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Wednesday, June 12, 2024 | Back issues
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Chris Christie Taken to Task for Quarantine

TRENTON (CN) - The Maine nurse who last year was quarantined while being monitored for the deadly Ebola virus sued Gov. Chris Christie, alleging false imprisonment and violation of her due process rights.

After Kaci Hickox spent a month in Sierra Leone with Doctors Without Borders treating Ebola patients, she was quarantined for more than three days upon her return to the United States after her temperature fluctuated, one of the symptoms of the virus.

In October 2014, she was allowed to leave quarantine after a federal judge in Maine declared that she was not infectious.

Before her court-ordered release, Christie told reporters that Hickox was "obviously ill" and that "we're doing exactly the right thing" by quarantining her. Some commentators had called her selfish and polls of New Jersey residents overwhelmingly supported her quarantine

At the time, an outbreak of Ebola in West Africa had killed more than 11,000 people and reportedly infected nearly three times as many. Two cases of Ebola in the United States were reported around the time of Hickox's quarantine, one of which resulted in a Liberian man's death.

In a complaint filed in the Neward Federal Court on Thursday, Hickox and the American Civil Liberties Union, allege she was "unlawfully and unreasonably detained ... without valid medical or epidemiological basis," and that Christie and New Jersey health officials "demonstrated a callous indifference to and willful disregard of [her] federal and statutory rights."

New Jersey's former health department commissioner, Mary O'Dowd, and two other state health officials were also named as defendants in the suit. Hickox seeks $250,000 in damages.

Ebola is spread through body fluid transfer or exposure to contaminated objects. Hickox claimed she had not had any exposure to the virus, such as mistaken prick from a needle, and that she had worn protective clothing and face masks during her work with patients in Sierra Leone.

Hickox describes her ordeal as harrowing and frustrating as soon as she landed in Newark Liberty International Airport after working in Sierra Leone.

She contends that upon her arrival in Newark her temperature with an inaccurate temporal scanner, which showed she had a fever. Later, when she was taken to University Hospital in Newark for further screening using an oral thermometer, her temperature registered normal at 99.1 degrees. Her temperature was again taken with both a temporal thermometer, which showed a fever of 100.5 degrees, and an oral thermometer, which registered 98.1 degrees.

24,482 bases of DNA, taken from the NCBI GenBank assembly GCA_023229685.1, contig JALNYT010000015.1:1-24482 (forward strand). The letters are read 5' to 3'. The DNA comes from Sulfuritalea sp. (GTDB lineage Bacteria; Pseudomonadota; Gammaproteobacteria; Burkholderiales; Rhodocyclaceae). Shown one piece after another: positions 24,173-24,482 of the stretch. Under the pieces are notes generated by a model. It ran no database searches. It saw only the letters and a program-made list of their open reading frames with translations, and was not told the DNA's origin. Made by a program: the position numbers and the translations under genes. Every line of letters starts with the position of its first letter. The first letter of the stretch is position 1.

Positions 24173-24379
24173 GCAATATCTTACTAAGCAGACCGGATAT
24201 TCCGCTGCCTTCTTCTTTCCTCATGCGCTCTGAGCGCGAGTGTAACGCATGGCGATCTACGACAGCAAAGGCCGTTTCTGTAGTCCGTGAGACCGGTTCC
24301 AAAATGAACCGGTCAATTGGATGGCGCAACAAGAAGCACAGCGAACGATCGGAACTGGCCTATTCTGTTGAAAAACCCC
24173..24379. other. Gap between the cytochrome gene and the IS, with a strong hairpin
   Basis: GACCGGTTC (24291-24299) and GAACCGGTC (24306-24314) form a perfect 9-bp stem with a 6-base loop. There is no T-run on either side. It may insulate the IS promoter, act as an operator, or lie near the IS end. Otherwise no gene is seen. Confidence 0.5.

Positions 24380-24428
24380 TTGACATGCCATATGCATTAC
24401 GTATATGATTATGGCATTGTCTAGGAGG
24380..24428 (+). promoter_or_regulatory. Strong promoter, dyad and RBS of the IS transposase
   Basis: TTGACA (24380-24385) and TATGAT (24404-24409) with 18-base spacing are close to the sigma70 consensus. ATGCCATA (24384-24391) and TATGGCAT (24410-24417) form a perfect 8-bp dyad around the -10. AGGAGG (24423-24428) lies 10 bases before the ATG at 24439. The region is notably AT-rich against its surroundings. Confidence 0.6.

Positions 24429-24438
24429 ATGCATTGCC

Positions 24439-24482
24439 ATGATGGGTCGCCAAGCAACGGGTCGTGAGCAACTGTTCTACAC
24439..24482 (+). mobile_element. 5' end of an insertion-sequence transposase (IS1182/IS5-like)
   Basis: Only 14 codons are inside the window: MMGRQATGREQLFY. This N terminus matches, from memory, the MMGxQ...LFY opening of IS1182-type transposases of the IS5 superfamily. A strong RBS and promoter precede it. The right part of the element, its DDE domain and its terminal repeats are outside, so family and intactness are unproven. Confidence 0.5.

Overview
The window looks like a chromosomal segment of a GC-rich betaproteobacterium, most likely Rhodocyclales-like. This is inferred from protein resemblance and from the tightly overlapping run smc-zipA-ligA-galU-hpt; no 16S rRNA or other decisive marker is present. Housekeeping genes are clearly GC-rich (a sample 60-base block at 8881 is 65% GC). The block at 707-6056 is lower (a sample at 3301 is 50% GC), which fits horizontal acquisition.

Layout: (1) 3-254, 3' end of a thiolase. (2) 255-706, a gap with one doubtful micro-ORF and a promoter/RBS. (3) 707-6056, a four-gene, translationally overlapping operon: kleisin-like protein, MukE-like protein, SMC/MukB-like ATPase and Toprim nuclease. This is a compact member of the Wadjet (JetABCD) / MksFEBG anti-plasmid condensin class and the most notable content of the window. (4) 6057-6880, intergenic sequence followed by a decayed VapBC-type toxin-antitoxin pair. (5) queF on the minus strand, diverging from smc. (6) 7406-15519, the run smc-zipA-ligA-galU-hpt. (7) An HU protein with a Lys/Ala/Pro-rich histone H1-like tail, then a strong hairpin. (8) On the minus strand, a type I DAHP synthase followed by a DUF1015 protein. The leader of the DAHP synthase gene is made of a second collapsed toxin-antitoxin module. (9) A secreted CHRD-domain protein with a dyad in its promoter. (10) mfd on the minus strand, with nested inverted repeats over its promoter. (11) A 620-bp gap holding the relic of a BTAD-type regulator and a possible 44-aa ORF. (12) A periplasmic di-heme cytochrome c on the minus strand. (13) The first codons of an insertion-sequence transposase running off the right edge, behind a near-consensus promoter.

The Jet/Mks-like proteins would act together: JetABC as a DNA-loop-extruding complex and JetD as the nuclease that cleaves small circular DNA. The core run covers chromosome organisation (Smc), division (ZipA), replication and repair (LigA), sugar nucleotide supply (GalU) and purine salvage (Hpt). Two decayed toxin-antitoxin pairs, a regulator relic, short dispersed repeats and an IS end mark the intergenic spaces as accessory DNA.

Oral thermometers are generally considered by physicians to be more accurate than temporal thermometers, which are swiped across a person's brow. Hickox alleges New Jersey CDS Medical Director Ed Lifshitz told her oral readings were more reliable and considered the "gold standard" in the medical industry.

Hickox tested negative for Ebola, but a state epidemiologist told officials in an email that she should be "kept in isolation and observe[d] for 72 hours." Another lab result from the Centers for Disease Control and Prevention in Atlanta later confirmed Hickox did not have Ebola.

During her time in quarantine, Hickox claims she was mistreated. The isolation tent in which she was kept was cold and bare and located in a parking garage, she claims, and she was never told why she was being held despite being asymptomatic of Ebola. "[She] requested to take a shower and was brought water for a sponge bath. When she requested clean clothes to change into, she was given only thin paper scrubs," the lawsuit states.

Three days after being placed in quarantine, Hickox claims hospital staff entered the isolation tent and shook her hand without protective gear, then said she would be released. Later that day she was discharged and driven to her home in Maine.

In a statement, Hickox, who has not been out of the country since working in Sierra Leone, said "My liberty, my interests and consequently my civil rights were ignored because some ambitious governors saw an opportunity to use an age-old political tactic: fear."

Christie's office has declined to comment on the lawsuit. Last year, after being told Hickox planned to sue, Christie reportedly said: "I've been sued lots of times before. Get in line."

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